A longitudinal study of a performance management system in a UK prison

Christine Cooper

Research output: Contribution to conferencePaper

Abstract

This paper presents a longitudinal study of a private prison in Scotland and the impact of key performance measures (which form part of the contract between the Scottish Prison Service and the owners of the prison) on the operation of that prison. The contract was supposed to serve as a public sector exemplar of best practice in terms of accountability and transparency. This rhetoric of accountability has served to throw a veil over state activities (hiding behind a few chosen performance measures), rendering the citizenry quiescent. In organizations characterized by significant power asymmetry, those in power are able to use management tools like performance measures to deflect responsibility. We can therefore hypothesize that the possibility of enabling formalization will tend to appear utopian and naive and that the coercion logic could be inevitable in spite of the profound negative consequences.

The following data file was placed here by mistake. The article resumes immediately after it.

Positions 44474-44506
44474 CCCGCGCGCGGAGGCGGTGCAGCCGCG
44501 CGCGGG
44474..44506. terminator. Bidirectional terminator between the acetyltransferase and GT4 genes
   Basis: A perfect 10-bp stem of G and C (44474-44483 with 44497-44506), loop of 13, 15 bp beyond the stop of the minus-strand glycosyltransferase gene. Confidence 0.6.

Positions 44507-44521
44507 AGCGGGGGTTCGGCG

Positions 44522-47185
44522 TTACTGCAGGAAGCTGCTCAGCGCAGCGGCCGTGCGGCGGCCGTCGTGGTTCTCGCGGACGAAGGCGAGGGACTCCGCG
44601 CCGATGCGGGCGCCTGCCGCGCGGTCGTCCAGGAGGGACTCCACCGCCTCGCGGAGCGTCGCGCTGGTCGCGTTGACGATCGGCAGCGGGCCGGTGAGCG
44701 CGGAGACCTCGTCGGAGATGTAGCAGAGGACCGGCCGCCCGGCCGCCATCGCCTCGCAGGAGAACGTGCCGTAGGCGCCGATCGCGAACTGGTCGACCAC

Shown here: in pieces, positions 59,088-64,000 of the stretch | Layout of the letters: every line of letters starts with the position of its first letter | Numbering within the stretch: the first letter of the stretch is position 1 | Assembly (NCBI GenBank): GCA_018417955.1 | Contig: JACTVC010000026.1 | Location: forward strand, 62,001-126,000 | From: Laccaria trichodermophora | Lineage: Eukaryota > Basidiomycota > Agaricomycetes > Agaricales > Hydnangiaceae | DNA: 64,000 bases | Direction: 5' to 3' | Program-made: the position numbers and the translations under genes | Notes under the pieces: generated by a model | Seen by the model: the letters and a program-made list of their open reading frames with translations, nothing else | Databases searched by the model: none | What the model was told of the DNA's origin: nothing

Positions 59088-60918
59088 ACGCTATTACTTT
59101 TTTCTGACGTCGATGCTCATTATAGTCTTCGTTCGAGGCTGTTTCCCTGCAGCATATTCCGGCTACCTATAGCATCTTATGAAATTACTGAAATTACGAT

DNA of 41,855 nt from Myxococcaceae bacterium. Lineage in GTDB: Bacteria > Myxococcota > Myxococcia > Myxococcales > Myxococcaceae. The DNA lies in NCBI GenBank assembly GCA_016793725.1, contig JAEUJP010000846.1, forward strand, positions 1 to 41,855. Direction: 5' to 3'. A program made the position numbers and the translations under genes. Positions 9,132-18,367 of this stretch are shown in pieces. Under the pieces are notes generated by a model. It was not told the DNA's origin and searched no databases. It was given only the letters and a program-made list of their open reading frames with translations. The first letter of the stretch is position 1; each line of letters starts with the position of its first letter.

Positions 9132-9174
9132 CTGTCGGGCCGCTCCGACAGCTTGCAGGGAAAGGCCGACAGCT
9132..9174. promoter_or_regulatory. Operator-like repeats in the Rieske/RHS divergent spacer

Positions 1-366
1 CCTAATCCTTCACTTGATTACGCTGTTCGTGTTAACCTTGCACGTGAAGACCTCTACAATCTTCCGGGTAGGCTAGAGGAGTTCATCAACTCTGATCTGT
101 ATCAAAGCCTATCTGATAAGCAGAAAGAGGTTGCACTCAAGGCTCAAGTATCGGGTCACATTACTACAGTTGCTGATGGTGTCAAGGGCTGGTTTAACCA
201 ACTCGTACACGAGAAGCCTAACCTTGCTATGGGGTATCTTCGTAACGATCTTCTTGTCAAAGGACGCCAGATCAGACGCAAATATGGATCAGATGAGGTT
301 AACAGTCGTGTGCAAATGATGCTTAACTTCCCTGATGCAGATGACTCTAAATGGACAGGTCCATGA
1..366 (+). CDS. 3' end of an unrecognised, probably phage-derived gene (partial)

Original languageEnglish
Pages230
Number of pages1
Publication statusUnpublished - 2013
EventAAAJ's SEVENTH ASIAN PACIFIC INTERDISCIPLINARY RESEARCH IN ACCOUNTING CONFERENCE - Kobe, Japan
Duration: 26 Jul 201328 Jul 2013

Conference

ConferenceAAAJ's SEVENTH ASIAN PACIFIC INTERDISCIPLINARY RESEARCH IN ACCOUNTING CONFERENCE
CountryJapan
CityKobe
Period26/07/1328/07/13

Keywords

  • performance management
  • UK prisons

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